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OJ Simpson Faces High-Stakes Nevada Parole Hearing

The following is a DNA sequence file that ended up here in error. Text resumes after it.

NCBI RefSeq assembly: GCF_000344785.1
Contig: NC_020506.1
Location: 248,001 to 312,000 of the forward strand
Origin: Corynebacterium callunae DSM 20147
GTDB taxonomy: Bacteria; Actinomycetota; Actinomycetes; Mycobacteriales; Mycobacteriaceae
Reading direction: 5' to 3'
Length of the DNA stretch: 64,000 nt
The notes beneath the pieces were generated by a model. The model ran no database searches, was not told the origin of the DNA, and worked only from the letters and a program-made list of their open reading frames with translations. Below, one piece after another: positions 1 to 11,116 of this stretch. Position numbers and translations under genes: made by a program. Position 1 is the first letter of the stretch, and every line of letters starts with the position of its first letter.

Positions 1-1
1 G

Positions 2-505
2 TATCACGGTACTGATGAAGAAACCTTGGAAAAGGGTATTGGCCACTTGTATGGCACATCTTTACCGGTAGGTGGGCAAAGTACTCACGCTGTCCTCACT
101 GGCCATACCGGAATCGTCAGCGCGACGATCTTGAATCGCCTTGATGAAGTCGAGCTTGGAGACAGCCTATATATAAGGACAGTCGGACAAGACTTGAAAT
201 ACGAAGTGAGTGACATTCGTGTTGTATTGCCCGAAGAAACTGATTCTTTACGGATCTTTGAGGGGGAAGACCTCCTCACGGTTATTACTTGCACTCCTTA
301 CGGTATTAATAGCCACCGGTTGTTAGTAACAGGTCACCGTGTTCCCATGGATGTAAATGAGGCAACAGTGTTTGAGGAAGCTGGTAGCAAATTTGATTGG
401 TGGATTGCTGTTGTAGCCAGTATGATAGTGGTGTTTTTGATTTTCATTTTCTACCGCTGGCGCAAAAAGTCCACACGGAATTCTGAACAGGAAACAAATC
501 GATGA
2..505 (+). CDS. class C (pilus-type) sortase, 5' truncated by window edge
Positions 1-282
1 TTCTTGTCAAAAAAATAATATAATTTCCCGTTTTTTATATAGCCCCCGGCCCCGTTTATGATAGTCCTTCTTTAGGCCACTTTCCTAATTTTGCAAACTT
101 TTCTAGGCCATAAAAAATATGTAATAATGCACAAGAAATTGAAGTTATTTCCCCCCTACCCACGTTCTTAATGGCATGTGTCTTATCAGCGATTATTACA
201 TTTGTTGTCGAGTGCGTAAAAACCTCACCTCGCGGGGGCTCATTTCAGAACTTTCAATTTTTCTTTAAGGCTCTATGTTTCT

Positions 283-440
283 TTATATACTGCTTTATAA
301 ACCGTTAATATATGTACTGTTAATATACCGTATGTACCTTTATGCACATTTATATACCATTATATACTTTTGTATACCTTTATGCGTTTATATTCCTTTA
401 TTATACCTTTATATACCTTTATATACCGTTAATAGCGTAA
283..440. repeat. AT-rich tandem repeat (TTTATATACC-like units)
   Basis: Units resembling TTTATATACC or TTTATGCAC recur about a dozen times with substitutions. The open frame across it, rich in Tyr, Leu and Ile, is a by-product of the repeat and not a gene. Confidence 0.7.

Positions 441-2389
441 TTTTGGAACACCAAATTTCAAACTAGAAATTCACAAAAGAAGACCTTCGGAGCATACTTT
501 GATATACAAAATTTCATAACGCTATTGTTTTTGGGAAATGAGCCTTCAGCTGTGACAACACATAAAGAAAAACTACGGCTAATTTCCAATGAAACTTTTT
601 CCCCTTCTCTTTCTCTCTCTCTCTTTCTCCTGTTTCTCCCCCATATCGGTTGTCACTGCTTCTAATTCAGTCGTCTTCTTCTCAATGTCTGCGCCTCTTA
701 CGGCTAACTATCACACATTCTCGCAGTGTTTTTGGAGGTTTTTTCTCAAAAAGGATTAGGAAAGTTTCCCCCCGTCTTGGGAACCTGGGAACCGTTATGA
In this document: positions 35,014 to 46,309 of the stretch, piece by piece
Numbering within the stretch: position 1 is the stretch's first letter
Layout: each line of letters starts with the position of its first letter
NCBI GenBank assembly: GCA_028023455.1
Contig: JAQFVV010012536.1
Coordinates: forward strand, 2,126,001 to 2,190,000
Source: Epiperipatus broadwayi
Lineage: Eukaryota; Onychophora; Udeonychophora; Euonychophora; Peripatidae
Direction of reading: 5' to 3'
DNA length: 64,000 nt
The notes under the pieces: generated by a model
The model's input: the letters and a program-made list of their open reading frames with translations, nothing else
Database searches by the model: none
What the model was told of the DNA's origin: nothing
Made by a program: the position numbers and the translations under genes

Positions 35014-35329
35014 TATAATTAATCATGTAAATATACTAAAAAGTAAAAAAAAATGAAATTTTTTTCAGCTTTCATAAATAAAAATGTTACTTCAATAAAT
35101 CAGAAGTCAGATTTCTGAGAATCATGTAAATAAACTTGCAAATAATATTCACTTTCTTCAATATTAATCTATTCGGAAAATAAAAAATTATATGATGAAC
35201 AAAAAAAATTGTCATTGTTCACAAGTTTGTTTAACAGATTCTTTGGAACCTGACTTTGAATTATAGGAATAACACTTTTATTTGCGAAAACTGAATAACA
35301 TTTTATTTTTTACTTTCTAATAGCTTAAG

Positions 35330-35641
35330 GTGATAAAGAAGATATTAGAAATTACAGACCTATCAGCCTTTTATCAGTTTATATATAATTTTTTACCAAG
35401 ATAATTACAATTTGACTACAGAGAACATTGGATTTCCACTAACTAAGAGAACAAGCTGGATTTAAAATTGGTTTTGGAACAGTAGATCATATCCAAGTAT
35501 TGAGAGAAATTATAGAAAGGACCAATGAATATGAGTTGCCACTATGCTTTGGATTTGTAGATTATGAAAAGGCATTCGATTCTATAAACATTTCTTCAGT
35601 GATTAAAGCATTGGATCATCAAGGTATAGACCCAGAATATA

Coverage Note: Refresh this page for live coverage of the parole hearing Thursday at 10 a.m. PT The rap sheet for inmate No. 1027820 at Nevada's Lovelock Correctional Center describes him only as a 70-year-old male, black, 6-foot-2 and 235 pounds with a medium build. His offenses include robbery and kidnapping, but no prior felonies. O.J. Simpson Sentenced To Up To 33 Years In Prison Not a lot stands out, except a single word that jumps off the page under his known aliases: "Juice." The nickname is a reminder of OJ Simpson's Hall of Fame football career, which vaulted him to stardom off the gridiron. Much of his life -- from electrifying runs as a USC Trojan to his days as a sports broadcaster, Hollywood movie actor, car rental company spokesman and defendant in the "trial of the century" -- has played out in the public spotlight, sometimes in dramatic fashion. Timeline: OJ Simpson Murder, Civil Trials Simpson will be there again Thursday when he appears at 10 a.m. PT via live video feed before Nevada parole board members, who will decide whether to release him from prison as he nears the minimum of a nine-to-33-year sentence for an armed robbery and kidnapping. It was a botched attempt in 2007 to retrieve sports memorabilia from dealers at a Las Vegas hotel that landed Simpson, convicted of armed robbery and kidnapping, in prison. "Assuming that he's behaved himself in prison, I don't think it will be out of line for him to get parole," said David Roger, the retired Clark County district attorney who convinced jurors to convict Simpson in the Las Vegas case 13 years to the day after he was acquitted of murder in the killings of ex-wife Nicole Brown Simpson and her friend Ron Goldman. Smoke and Fire From Above: Wildfire Images From Space In considering the case for parole, the commissioners will hear from Simpson, use a parole hearing report that has not been made public and refer to guidelines and risk assessment worksheets -- scorecards that rate the inmate on several factors. The board uses an 11-point risk assessment, on which Simpsons scores well, that offers a guideline for determining the danger an inmate poses to the public, if released. For example, the assessment considers the age of the inmate's first arrest. Teens score the highest risk, inmates 24 and older are considered lower risk. The assessment also lists employment history, offense type, history of drug or alcohol abuse, gender, age and other factors. Commission members also can consider letters in support or opposition of release and comments from Simpson's attorney.  The board's ruling is expected Thursday in a departure from the usual process, in which announcements are made days or weeks after the hearing. If granted parole, Simpson's earliest possible release date is Oct. 1, but the board can impose conditions on his release.  The 10- to 15-minute parole hearing will be Simpson's second since he was sent to the medium-level correctional facility about 450 miles north of Las Vegas, where the former USC and NFL running back was part of a strong-arm heist at The Palace Station Casino hotel off The Strip in September 2007. He was denied release in July 2013, but he was granted parole on some of the charges stemming from the holdup. That and other factors bode well for Simpson, who turned 70 on July 9. Panel members will likely consider his age, the violent nature of the crime, his plans if released and criminal history -- Simpson doesn't have one. He has expressed regret and told previous panel members that he's tried to be a model inmate. "He's really been a positive force in there. He's done a lot of good for a lot of people," Tom Scotto, a friend whose wedding Simpson was in Las Vegas to attend the weekend of the robbery, told the Associated Press.  He leads a Baptist prayer group, mentors other inmates, works in the prison gym, coaches teams and serves as commissioner of the prison yard softball league, Scotto told the AP. In an interview this week with NBC News, attorney F. Lee Bailey, who famously cross-examined then-LAPD detective Mark Fuhrman as part of the defense team during the murder trial, said Simpson appears poised for release. The two have not spoken since the night before the jury began deliberations in the armed robbery case, but Bailey said they've remained friends. He was asked what's next, if Simpson is released from prison. "I'm sure he'd like to play a little golf, and I'm sure he'd like to find some means of employment," Bailey said. "He still has a hard, core set of good friends and a couple of lawyers that still believe in him mightily, and I think he'll get substantial help in whatever direction he chooses to take." Scotto told NBC News that it's likely Simpson would move back to Florida if he's released. Scotto, Simpson's attorney and family members, including daughter Arnelle, are expected to be in the small prison conference room with Simpson during the videoconference hearing, the Associated Press reported. Bruce Fromong, one of the memorabilia dealers robbed in the Las Vegas hotel room, also told the AP he will attend in an effort to "be good for OJ." Fromong said he forgave Simpson long ago. Simpson and the 1995 murder trials became subjects of renewed focus last year with the release of the Oscar-winning "OJ: Made in America" and Emmy-winning "The People vs. OJ Simspon: American Crime Story." Photo Credit: Getty Images

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